• Repossessed Motorhomes: More Value for your Money

    by  • February 24, 2012 • Repossessed RV and Motorhomes • 0 Comments

    A repossessed motorhome is a good place to start in your search for a new RV. You can often find a high quality, repossessed motorhomes in excellent condition at up to 50% less then the blue book retail value.

    Repossessed motorhomes, also known as repo motorhomes are vehicles that has been taken back by the bank or lending institution because of an inability for the buyer to make adequate payments. Because of the recent economic downturn, the number of motorhome repossessions has increased dramatically. As with the housing market, several lenders offered loans to candidates with less than perfect credit. In addition, because RVs are luxury items, they often carry higher interest rates than cars or homes, which are considered essentials. When finances get tight, and people have to make choices about which payments they will make, often the car, the home, utilities and food come before the non-essential items, including motorhomes. However, because of the high cost of motorhomes (sometimes as much or more than a home) and the higher interest rates, the payments on motorhomes are often very high, making it fairly easy for a person to fall far behind on their payments in a relatively short amount of time. Eventually, when a bank or lending institution has determined that the individual can no longer make payments and will likely not be able to make payments in the near future, that lending institution decides to cut its losses and take repossession of the vehicle. Generally, motorhome repossession happens within the first few months of ownership, which means that most repossessed motorhomes are in excellent condition.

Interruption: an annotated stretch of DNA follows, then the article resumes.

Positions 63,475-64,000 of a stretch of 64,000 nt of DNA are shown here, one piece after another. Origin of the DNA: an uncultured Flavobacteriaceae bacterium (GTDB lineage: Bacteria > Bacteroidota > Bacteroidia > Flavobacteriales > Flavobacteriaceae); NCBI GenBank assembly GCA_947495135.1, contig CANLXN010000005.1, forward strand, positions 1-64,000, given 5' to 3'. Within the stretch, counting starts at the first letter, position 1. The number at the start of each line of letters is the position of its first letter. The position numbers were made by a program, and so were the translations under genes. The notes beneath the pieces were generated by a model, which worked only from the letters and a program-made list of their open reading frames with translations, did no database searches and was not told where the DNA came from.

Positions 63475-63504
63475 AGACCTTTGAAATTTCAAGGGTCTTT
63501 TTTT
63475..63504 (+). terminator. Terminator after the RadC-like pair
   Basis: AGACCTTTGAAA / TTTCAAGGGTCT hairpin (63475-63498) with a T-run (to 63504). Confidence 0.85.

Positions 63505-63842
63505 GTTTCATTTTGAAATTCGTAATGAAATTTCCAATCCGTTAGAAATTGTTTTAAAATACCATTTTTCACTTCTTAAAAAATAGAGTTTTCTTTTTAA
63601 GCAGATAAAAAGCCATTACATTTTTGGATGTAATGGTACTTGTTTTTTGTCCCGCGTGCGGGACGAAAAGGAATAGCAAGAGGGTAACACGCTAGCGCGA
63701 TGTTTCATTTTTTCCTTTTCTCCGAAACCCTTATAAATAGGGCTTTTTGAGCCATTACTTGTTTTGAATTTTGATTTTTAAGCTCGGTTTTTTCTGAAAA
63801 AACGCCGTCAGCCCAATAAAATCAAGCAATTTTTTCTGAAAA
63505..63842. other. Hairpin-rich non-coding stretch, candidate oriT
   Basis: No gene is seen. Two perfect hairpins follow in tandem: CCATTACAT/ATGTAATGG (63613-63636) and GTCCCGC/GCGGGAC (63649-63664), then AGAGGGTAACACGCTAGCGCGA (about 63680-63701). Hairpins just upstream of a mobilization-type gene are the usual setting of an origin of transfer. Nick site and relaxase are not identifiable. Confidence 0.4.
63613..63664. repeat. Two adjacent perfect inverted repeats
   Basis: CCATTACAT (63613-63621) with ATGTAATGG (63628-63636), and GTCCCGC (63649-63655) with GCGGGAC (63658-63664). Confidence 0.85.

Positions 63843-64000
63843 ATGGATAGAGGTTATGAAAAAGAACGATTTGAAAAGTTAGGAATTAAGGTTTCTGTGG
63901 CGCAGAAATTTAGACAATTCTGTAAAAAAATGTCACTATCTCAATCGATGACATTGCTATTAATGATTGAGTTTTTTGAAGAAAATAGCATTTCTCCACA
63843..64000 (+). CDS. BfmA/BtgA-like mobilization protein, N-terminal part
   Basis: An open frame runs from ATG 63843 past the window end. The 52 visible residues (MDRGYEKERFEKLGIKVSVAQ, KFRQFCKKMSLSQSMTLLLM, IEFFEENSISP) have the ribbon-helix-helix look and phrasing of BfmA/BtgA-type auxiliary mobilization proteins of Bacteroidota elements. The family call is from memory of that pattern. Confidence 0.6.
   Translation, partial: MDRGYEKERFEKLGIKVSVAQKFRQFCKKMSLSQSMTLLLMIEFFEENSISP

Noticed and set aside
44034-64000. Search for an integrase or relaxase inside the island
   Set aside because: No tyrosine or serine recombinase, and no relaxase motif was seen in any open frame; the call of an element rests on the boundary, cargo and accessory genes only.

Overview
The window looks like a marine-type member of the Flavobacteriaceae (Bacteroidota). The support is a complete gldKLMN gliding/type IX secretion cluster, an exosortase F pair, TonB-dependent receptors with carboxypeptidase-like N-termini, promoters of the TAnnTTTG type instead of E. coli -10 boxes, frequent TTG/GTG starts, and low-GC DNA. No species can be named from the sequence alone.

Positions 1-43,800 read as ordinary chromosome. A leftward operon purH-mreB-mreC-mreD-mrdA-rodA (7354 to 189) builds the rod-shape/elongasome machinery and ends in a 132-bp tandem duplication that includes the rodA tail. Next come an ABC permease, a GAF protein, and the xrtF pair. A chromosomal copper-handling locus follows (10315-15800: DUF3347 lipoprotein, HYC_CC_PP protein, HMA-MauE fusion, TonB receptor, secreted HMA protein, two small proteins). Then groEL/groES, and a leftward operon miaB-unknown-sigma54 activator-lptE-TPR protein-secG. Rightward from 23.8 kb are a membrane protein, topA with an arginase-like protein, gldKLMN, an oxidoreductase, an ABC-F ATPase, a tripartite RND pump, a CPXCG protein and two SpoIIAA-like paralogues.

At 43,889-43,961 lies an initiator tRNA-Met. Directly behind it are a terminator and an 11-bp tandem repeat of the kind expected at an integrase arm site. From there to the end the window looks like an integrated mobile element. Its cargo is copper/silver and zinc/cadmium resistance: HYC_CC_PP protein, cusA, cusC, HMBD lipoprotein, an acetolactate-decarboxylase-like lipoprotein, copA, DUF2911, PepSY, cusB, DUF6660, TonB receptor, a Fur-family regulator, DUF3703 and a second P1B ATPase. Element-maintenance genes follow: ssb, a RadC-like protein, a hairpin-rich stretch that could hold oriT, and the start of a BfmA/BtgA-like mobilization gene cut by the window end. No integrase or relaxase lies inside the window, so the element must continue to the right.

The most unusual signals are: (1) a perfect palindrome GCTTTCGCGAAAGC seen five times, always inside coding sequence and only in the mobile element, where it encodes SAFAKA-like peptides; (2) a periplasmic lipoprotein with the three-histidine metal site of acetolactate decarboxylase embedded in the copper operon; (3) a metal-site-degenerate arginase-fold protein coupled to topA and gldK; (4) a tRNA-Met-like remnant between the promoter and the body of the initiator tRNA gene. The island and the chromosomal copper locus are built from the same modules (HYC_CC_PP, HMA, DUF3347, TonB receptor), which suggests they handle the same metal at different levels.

Once the bank or lending institution has taken repossession of the motorhome, they have had to pay not only the fee for repossession, but also the fee to store the repossessed motorhome. Because motorhomes take up so much space, the storage fees can be quite high. Often times, the bank just wants to get rid of the added cost and the liability of having that vehicle. Unlike with homes, repossessed motorhomes begin depreciating the moment they are driven off of the lot. The longer the bank holds on to a repossessed motorhome, the more the value decreases and the less money the bank will be able to make. The easiest way to get rid of several vehicles quickly is to hold an auction.

    Because the bank wants to get rid of the repossessed motorhome as quickly as possible, they often start the bidding very low, sometimes as low as $100. There is usually no reserve (a minimum price) so if no one else bids, you could potentially purchase that motorhome for $100 (this is unlikely, but possible).

    Motorhome dealers are the most common participants in repossessed motorhome auctions. So, you could buy your motorhome from a dealer who specializes in these vehicles; however, the mark-up is anywhere from 30% – 40%, so if you can, you are better off attending the auction yourself.

    If this is the case, you might be wondering why everyone doesn’t just buy a motorhome from an auction and skip the dealer altogether. Well, there are a few reasons. First of all, when you buy from a motorhome auction, you are buying it as-is, there is no warranty and no guarantee, so you are taking a gamble. Second of all, auctions can sometimes be hard to find as they aren’t often publicized. There are websites you can join that will give you the date and location of the auction, or you can even try calling banks or lending institutions to find out when and if they are holding auctions.

    Repossessed Motorhomes at Auctions

    Once you find an auction, be sure to do your research ahead of time. Know what you are looking for and what you are willing to spend on a repo motorhome. Most auctions allow a few hours before the auction begins so that potential buyers can inspect the vehicles up for auction. In your inspection, look for those repossessed motorhomes that have been used the least. One way to figure out usage is by checking the generator hours – lower hours means less use. Also check wear and tear on upholstery and cabinets.

    Though there are some risks involved, you can’t beat the value of purchasing a repossessed motorhome, especially if you can find one in like-new condition. The research and effort to locate auctions will be worth it!


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